A design-oriented focus on the employee experience is the prevailing trend in HR technology.
“We continue to move from the old systems of record and engagement to technology which allows you to design systems for your employees,” said HR industry analyst and thought leader Josh Bersin, speaking at the Spring HR Technology Conference and Exposition held virtually March 16-19.
“Employee experience is turning the tech market inside out,” said Bersin, founder of the Josh Bersin Academy for professional development in HR. “Every company is reinventing its employee experience, so they need tools that simplify, automate and digitize everything. We’ve gone well beyond building a great portal or mobile app. HR needs creator tools as well as off-the-shelf systems. Collaboration and productivity systems need to be integrated into the daily HR transaction systems, making them easier to use, personalized, data-driven and AI-enabled, so employees can do their jobs and manage their work lives.”
Bersin said companies need tools that “fit together like puzzle pieces and platforms that let them build journeys, back-to-work programs, onboarding and transition programs, and well-being solutions easily. In other words, we need platforms that are not only easy to use, but easy to build and customize.”
The introduction of Microsoft Viva is another recent major development to note. “It’s hard to think of a vendor that isn’t impacted by Microsoft Viva,” he said. “Learning platforms have to integrate with Viva Learning and Microsoft Teams. Content companies are building Viva-enabled search and discovery. Communication and well-being tools are developing plugins. The wave is just beginning—Microsoft will touch more of the HR stack as Viva matures.”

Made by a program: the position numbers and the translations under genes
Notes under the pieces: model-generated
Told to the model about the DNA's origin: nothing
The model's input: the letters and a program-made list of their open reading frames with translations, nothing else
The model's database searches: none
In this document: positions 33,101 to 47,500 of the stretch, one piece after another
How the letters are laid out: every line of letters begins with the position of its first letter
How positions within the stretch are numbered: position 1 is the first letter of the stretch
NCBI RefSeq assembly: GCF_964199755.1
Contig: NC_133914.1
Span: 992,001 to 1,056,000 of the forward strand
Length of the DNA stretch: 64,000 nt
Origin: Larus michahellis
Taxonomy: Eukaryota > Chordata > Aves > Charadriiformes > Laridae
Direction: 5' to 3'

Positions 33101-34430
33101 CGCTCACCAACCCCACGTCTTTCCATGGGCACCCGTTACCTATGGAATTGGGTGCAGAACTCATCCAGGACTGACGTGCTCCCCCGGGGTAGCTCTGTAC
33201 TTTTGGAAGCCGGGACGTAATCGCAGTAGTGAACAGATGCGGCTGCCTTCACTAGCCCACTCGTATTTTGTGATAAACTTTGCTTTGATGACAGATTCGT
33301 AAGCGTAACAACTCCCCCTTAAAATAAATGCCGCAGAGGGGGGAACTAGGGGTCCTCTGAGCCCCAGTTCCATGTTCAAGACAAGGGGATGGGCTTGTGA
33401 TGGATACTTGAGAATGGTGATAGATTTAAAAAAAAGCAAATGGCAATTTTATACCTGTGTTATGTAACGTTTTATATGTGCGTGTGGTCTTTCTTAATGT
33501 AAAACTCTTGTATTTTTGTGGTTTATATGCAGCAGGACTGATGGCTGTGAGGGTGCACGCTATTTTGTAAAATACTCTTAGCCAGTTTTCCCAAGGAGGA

Core HR Systems
The fundamental HR systems that manage employee data, payroll, benefits and attendance are still critical but becoming more interchangeable, Bersin said.
The big enterprise resource planning (ERP) software vendors —Oracle, SAP and Workday—are struggling to keep up with employee experience, he said. “They are systems of record with tremendous amounts of employee data, but they are realizing that they have to open up their APIs and allow HR to use the systems to create and develop employee journeys,” Bersin said.
All these companies are very competitive with each other, he added.
Workday continues to expand its footprint, acquiring Peakon, an engagement survey and performance management system based in Copenhagen, Denmark. “The challenge for Workday will be maturing their tools, the skills cloud, the talent marketplace, the learning platform,” he said.
Bersin described Oracle’s integrated cloud platform Oracle HCM as “one of the most elegant systems, with integrated analytics and help desk, a social network, and an employee experience layer to be introduced in May.”
SAP SuccessFactors recently re-engineered its user experience, developing a modern chat-based interface, Bersin said. The company is also about to announce redesigned learning technology.